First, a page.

Friday, August 10, 2007

Aiming to brave that Arirang...

I wrote a post on the forum last night after I wrote my blog. I just had to get it out, had to share my story, had to tell them that I felt just as damn frightened as all of them, and that my fear was fresh and the wound was still bleeding.

It actually was truly relaxing, and therapeutic. I don't know why I keep surprising myself every time I write and find a therapeutic calmness about it - this used to be the way that I got myself through the dark nights before. Just me, a pen and my journal. Didn't even have to be just us either, I'd crouch in a soft couch at a lame house party, a beer in hand or I'd slip into the depths of the study halls at the library and nestle my face into the blank pages of my journals that begged to hear about all my tears and all my struggles.

But regardless, it was a lot more helpful than I thought it'd be. And the people of the group actually responded. One of the women said that I was wise beyond my years, especially for being diagnosed with AA pretty young. They totally understood how I felt, and what I was going through. The denial, the separation anxiety from each and every strand of hair. It's agonizing...they know, they watched every strand of their hair fall out, too. Over the couch, onto the carpet, all over my pillow in the morning, at the bottom of my feet in the shower stall, all across the bathroom. It's like watching your dirty secrets follow you around your house, devastating you at every corner. Letting you know that there is no escape, there is only a time of recognition and submission.

They told me that over the mountain, there is hope. Over the angry slopes - there is a peace, there is a calmness that slips over you in the night - an ability to let your hair slip away, and your ability and strength to say goodbye, and never look back. So I guess that's where I am headed. Over those mountains in the distance...do you see them as clear as I do? Do they glare at you, too?

Your mountain may not be AA, it could be something else. It could be as small as that term paper that is due the first day of school in about two weeks, or it could be simple as that ugly truth that is hanging at the tip of your tongue that you have to say, or it could be as big as deciding what next road you need (want, desire, crave, depend on) to take when you hit that fork ---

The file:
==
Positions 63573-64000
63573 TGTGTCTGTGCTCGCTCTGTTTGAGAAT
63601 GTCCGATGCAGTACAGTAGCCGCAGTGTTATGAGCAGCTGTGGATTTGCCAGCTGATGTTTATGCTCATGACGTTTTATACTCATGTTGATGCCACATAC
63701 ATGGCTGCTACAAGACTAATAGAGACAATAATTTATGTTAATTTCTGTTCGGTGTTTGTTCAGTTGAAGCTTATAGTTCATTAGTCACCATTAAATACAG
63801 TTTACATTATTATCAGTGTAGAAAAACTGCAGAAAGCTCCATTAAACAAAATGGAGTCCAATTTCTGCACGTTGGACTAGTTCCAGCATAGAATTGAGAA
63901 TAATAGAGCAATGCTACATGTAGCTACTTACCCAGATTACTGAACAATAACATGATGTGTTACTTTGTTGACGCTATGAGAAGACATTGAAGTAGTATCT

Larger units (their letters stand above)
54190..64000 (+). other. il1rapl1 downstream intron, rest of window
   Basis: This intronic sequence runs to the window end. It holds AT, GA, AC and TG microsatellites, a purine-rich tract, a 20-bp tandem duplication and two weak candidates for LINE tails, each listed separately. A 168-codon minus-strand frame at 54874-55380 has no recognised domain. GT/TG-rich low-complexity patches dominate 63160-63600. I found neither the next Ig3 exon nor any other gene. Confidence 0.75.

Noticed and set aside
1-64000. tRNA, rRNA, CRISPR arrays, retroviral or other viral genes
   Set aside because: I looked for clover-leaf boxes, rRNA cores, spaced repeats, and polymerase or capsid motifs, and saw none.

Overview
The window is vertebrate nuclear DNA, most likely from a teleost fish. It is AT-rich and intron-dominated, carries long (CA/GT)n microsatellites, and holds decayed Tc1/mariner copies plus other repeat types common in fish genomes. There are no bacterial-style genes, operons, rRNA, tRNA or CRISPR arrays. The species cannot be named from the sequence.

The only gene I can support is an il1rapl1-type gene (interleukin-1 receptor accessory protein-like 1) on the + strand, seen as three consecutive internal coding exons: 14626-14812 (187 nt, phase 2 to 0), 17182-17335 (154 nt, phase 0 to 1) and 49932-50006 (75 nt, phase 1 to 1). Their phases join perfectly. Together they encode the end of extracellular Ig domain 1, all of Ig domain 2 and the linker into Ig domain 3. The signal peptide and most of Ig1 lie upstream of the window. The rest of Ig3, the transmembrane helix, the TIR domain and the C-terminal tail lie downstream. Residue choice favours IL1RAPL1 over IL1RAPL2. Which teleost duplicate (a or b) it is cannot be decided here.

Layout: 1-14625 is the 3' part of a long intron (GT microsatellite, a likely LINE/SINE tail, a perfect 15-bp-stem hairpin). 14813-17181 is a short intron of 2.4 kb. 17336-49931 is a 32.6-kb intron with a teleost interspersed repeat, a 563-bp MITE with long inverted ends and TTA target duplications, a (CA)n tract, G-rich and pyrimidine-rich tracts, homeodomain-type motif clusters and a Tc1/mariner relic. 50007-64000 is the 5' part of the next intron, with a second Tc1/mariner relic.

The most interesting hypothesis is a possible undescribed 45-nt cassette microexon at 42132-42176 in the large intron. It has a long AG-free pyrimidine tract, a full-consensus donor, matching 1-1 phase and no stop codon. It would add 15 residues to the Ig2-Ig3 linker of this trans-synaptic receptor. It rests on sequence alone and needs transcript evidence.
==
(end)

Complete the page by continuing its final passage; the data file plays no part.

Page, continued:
Regardless, we're all on that journey. And I know that we're on it together. I am lucky to have such great friends who have encouraged and inspired me to keep writing, to keep on trekking - the journey is hardly over yet, in fact, I have yet to really get started.

So thank you so much from the bottom of my heart for your kind words and your support. I know that someday I will get to that point where I can be the strongest that I can be, and be accepting of it all. I just know that right now it's all so fresh. It just happened less than a month ago - and I am still in this state of bewilderment not knowing really if it has all sunk in yet. I know that one day in the next few months, I will probably be on the DC metro, or in the car with my friends and just break down to the realization of it all. Because that's when the reality hits me the most - when I am not really dwelling on it. But that day will come, and I know that when it does, even though I may or may not be ready for it, it will be ready for me.

I can't imagine yet what life will be like completely bald - it's still such an astonishing thing that I have all these bald spots rearing their shininess in my face every morning.

My boss told me today that her "patience is wearing thin" because yesterday I was having side effects from the steroids (it's only been a week and I suspected that I might get headaches or something of the like, because that's what the doctor assured me might occur) and had to leave work an hour early. It's almost like people like her believe that I woke up one day and thought that I would just make my hair fall out for no reason at all. She kept telling me when it first started that it really wasn't that bad, and that I should just get over it because it's just hair - how easy is it for her to say that when she has a full head of hair on her head? What if it were her? She doesn't come home with me every night - she doesn't stare into the mirror after I take a shower and see the clumps of hair that are falling all over my shoulders. She doesn't hear my heart crumbling every time I find another bald spot.

I am so glad that you guys have been so supportive and such a big help -you just don't even know. I know that I have struggled through a lot of things in my life, and this is just one more thing to add to the list. It's just the initial shock that is always the killer.

But there are still those mountains to climb. There are still those steeps slopes to conquer. I'm still on my way to braving this Arirang.

2 comments:

goosey said...

Sorry your boss isn't more understanding. "It's just hair" is not a fair thing for anyone to say. Unless they're willing to shave their own heads bald since "it's just hair" anyways! Keep yo head up, girl!!!!!!!!! Can the injections+steroids make the bald spots grow back hair?

Bou said...

what an EVIL woman your boss is. what the f*ck kind of thing is that to say? heartless wretch.